Thursday, June 15, 2017
The Importance of Dotting All Your I’s and Crossing All Your T’s When Your Legacy Includes a Beneficiary With Special Needs
Summary: When you have a loved one with special needs whom you desire to include in your estate plan, you have many essential steps you should take in creating and maintaining your plan. Establishing and funding a “Special Needs Trusts” or “Supplemental Needs Trusts” may be an important part of achieving this element of your legacy. But protecting your loved one with special needs goes beyond that. Proper planning also means looking at, and periodically reviewing, your entire estate, including non-probate assets, in order to ensure that there are no components in your estate (and estate plan) that could cause problems for your loved one and frustrate the goals you were trying to accomplish.
One of the groups of people who have one of greatest needs for engaging in careful and comprehensive estate planning is people who have one or more beneficiaries who have special needs. For these people, proper planning is vital because, in many cases, the beneficiaries with special needs whom they desire to include in their legacy receive essential services through governmental programs that have needs-based eligibility requirements. One wrong step could mean an event that triggers your loved one’s disqualification and a loss of those services. Even if it is only temporary, such a loss could be very harmful.
If you have a loved one with special needs whom you desire to include in your estate plan, you may already have heard about “Special Needs Trusts” or “Supplemental Needs Trusts” (SNTs.) This variety of trust planning can be very helpful because it allows you to provide a distribution for the benefit of your loved one with special needs without doing it in a way that potentially jeopardizes their continued eligibility for their government program-based benefits and services. This type of trust planning allows you to take the money to you would have left to this beneficiary and place in it an irrevocable trust for the benefit of that person. A person (not the beneficiary) whom you name then serves as the trustee of the trust, manages all of its funds and makes all decisions.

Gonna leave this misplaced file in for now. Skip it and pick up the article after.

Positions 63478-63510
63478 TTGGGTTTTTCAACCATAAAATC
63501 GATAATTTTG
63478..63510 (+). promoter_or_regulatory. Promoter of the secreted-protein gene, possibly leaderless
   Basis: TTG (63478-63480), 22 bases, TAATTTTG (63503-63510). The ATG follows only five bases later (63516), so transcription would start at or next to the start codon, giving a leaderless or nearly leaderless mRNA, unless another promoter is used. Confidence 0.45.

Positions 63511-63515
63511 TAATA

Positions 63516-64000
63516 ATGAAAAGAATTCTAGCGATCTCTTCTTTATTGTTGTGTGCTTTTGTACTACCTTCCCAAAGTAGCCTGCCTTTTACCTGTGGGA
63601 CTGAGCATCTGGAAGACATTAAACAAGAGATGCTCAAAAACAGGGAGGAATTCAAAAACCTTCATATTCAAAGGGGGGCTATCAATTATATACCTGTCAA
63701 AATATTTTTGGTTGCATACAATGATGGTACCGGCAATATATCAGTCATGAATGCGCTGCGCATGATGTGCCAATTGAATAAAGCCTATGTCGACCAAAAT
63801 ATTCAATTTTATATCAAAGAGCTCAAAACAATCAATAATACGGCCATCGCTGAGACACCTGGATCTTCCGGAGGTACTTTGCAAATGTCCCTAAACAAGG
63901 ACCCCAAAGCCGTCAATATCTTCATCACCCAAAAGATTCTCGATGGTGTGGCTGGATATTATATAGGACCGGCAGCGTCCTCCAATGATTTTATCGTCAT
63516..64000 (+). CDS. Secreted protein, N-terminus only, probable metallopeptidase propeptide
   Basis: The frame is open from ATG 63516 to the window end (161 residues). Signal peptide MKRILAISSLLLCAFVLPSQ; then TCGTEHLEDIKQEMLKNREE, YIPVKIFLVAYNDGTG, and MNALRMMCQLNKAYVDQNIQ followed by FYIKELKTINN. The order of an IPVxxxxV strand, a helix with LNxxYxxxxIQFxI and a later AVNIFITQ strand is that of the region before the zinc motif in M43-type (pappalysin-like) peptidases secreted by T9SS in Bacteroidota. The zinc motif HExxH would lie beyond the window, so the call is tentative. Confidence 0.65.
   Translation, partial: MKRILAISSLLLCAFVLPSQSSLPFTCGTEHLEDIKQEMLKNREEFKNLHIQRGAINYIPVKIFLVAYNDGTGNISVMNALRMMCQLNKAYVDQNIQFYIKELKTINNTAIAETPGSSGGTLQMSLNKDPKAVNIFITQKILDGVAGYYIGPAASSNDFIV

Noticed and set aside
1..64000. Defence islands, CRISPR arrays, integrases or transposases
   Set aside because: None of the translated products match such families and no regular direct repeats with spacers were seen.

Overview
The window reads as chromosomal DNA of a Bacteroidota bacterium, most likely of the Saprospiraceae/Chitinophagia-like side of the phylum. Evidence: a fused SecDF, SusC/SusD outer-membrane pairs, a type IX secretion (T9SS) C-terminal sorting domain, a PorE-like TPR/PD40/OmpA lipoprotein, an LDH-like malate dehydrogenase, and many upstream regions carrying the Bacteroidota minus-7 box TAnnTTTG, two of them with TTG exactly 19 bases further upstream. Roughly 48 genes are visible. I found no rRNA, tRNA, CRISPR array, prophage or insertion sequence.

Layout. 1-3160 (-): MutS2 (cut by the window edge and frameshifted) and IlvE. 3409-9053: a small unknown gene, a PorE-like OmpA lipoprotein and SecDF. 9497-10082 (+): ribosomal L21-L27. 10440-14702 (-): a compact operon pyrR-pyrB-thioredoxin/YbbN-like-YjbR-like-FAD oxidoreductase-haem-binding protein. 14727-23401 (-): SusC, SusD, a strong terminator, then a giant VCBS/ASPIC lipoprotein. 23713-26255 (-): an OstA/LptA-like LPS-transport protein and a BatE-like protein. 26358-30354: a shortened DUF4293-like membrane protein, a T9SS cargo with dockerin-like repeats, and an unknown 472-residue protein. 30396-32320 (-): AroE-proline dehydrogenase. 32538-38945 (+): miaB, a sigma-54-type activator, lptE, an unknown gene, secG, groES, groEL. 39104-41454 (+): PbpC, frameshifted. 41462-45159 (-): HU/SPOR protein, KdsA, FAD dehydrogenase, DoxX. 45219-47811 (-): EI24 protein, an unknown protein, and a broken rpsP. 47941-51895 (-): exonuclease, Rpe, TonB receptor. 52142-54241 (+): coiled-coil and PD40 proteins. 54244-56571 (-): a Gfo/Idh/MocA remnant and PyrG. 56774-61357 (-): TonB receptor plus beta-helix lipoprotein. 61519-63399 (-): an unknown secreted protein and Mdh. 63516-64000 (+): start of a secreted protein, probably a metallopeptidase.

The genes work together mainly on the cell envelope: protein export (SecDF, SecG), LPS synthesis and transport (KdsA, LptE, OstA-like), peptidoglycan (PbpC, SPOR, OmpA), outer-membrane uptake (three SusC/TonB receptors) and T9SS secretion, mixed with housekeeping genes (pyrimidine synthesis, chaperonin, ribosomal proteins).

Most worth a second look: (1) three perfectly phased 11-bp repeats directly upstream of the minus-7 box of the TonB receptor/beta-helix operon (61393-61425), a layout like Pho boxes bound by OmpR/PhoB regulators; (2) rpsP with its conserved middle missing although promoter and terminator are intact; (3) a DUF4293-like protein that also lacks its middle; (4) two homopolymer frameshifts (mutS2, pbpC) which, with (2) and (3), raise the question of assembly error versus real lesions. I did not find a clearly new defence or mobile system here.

Most people’s estates go beyond just what is subject to their probate estate or living trust, however. This is why proper planning for your special needs family goes beyond just establishing a special needs trust. For example, what about your life insurance, annuities, IRAs, other investment products…. or, for that matter, any account that has a pay-on-death or transfer-on-death designation attached to it?
Have you made sure that all of these accounts’ death beneficiary designations are constructed properly? For example, let’s say you have two children: a son with special needs and a daughter who doesn’t have special needs. You have a SNT for your son. You may have set it up and funded it properly, but if your IRA’s death beneficiary designation says, “To Son and Daughter equally as co-beneficiaries,” your son could still have an eligibility requirement when you die. This is another excellent reason why estate plan reviews -- reviews that are genuinely comprehensive and look at all of your estate -- can potentially do so much good. Maybe you’ve set up a new financial account, or maybe you just moved from one account provider to another. Are you certain that all of your death beneficiary designations are constructed properly? A thorough review is as vital a part of planning for your special needs family as is creating a SNT.
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